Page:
I have always been of a mind that paper is a great reminder - it's portable and physical. You cna carry it around in your purse/bag and act on it when you see it. Sadly, I am less likely to do so with e-mails - just because there are so darn many of them. And I have to be in a certain mood/have time to go looking deep into websites.
I may just be a freak though, but I have a hunch not . . .
I did a survey this past summer to prepare the column. The main results can be found at www.higheredexperts.com/pubreport.
Course schedules are a crummy way to get the word out. They are not attractive and only are interesting to the usual suspects - people who would take courses anyway. You need to develop a real marketing strategy which includes targeted mailing and an RSS feed that people can subscribe to, so that when the college starts a new program or offers a class in an area that's popular you can get the word out in a less random way. I also think you could develop communities of interested people and pitch courses to them from the faculty before they make it into the schedule - get all the ameture astronomers on a listserv or subscribed to an RSS feed and then pitch "Life on other planets" or some other thing and see what their interest would be.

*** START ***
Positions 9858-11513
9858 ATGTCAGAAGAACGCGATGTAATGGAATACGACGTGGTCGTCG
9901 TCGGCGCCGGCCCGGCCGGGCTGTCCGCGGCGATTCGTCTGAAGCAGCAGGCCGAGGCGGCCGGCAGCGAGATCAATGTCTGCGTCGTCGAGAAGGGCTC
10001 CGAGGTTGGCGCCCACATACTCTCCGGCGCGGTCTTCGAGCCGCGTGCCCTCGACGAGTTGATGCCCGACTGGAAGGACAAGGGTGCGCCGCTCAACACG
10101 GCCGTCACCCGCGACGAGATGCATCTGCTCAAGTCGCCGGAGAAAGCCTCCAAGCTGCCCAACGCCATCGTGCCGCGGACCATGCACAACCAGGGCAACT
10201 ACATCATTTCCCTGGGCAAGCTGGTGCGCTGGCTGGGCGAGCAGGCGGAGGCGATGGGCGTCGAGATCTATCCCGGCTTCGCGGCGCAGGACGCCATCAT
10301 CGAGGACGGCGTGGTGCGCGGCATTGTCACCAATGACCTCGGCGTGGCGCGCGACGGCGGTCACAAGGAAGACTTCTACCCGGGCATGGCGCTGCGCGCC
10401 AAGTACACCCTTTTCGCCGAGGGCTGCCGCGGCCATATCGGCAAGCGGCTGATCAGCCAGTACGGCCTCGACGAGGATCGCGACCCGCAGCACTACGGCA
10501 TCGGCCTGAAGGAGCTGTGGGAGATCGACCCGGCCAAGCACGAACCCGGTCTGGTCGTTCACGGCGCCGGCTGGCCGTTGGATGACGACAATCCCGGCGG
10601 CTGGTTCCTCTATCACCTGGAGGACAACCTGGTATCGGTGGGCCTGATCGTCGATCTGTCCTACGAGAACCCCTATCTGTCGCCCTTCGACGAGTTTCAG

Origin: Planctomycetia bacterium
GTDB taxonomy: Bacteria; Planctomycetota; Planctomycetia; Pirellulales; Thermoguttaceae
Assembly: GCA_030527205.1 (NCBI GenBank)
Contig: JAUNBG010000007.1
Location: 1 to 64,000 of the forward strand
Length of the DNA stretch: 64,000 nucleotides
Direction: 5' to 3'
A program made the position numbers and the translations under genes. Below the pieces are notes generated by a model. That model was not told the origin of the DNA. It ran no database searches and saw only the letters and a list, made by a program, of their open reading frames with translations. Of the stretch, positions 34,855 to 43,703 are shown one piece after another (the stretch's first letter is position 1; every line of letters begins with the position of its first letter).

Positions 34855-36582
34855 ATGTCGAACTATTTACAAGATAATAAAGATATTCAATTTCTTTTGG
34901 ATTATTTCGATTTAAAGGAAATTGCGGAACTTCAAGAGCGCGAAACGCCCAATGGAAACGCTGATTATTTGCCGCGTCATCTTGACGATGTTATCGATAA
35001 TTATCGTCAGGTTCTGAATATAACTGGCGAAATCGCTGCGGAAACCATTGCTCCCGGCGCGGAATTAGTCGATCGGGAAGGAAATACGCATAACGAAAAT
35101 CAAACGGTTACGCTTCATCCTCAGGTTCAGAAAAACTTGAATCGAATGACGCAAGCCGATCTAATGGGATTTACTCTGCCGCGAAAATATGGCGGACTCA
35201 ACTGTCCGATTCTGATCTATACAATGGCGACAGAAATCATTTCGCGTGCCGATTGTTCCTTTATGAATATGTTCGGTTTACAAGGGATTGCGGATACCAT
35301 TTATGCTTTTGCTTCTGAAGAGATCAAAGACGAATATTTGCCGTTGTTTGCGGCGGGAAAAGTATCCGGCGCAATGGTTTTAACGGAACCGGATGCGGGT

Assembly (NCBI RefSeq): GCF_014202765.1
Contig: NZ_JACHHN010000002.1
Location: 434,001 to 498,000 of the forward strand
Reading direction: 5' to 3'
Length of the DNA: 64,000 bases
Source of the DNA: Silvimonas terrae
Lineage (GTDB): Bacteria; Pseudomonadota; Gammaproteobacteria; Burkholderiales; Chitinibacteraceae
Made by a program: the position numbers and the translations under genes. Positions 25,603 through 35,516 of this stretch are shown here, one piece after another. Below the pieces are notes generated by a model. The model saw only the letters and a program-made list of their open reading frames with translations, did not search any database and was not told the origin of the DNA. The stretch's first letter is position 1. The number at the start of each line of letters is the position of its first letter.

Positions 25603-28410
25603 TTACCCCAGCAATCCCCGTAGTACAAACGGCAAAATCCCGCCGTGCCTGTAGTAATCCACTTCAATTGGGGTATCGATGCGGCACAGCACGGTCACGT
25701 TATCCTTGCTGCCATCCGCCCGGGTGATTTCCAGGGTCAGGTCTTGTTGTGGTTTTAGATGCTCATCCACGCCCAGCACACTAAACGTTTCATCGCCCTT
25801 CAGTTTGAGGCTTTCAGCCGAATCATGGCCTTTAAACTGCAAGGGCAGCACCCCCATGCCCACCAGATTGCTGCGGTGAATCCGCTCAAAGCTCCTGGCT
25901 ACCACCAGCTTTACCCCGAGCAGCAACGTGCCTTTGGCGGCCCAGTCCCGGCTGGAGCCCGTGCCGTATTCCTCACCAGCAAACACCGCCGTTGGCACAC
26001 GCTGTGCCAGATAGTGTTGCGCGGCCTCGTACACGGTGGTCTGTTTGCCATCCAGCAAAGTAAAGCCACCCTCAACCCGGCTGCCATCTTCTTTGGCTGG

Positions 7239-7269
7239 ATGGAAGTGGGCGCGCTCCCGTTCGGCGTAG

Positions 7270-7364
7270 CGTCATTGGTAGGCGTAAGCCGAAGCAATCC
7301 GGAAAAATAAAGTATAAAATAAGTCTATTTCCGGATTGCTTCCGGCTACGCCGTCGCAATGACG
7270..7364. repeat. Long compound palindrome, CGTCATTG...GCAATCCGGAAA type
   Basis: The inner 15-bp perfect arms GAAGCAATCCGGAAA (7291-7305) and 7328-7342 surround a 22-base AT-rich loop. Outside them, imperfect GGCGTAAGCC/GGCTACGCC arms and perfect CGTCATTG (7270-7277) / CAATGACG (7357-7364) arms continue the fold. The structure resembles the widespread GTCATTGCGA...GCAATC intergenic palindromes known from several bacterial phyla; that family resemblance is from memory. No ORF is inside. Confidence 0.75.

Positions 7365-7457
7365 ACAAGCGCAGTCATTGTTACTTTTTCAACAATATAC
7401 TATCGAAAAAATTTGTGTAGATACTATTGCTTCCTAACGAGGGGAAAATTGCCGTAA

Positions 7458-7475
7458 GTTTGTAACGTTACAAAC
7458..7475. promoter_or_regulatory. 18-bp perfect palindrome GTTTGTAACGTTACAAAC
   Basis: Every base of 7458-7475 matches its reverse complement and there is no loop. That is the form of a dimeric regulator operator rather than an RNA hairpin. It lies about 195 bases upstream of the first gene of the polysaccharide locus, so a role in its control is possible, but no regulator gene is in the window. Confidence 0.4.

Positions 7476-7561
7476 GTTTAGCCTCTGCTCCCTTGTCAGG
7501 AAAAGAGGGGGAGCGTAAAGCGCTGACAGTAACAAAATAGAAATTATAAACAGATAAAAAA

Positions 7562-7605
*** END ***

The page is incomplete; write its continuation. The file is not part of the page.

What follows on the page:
I know this would cost money but I wonder if you could get more enrollment and spend less on marketing if you targeted the right group - and of course, e-mail is almost free, I think that could be used to greater effect for most schools.
That was in 1981, and I'm a tenured prof at a community college today. The institution I teach at now abandoned mass mailings of the course schedule for a semester--enrollment went down and faculty complained mightily. It's back.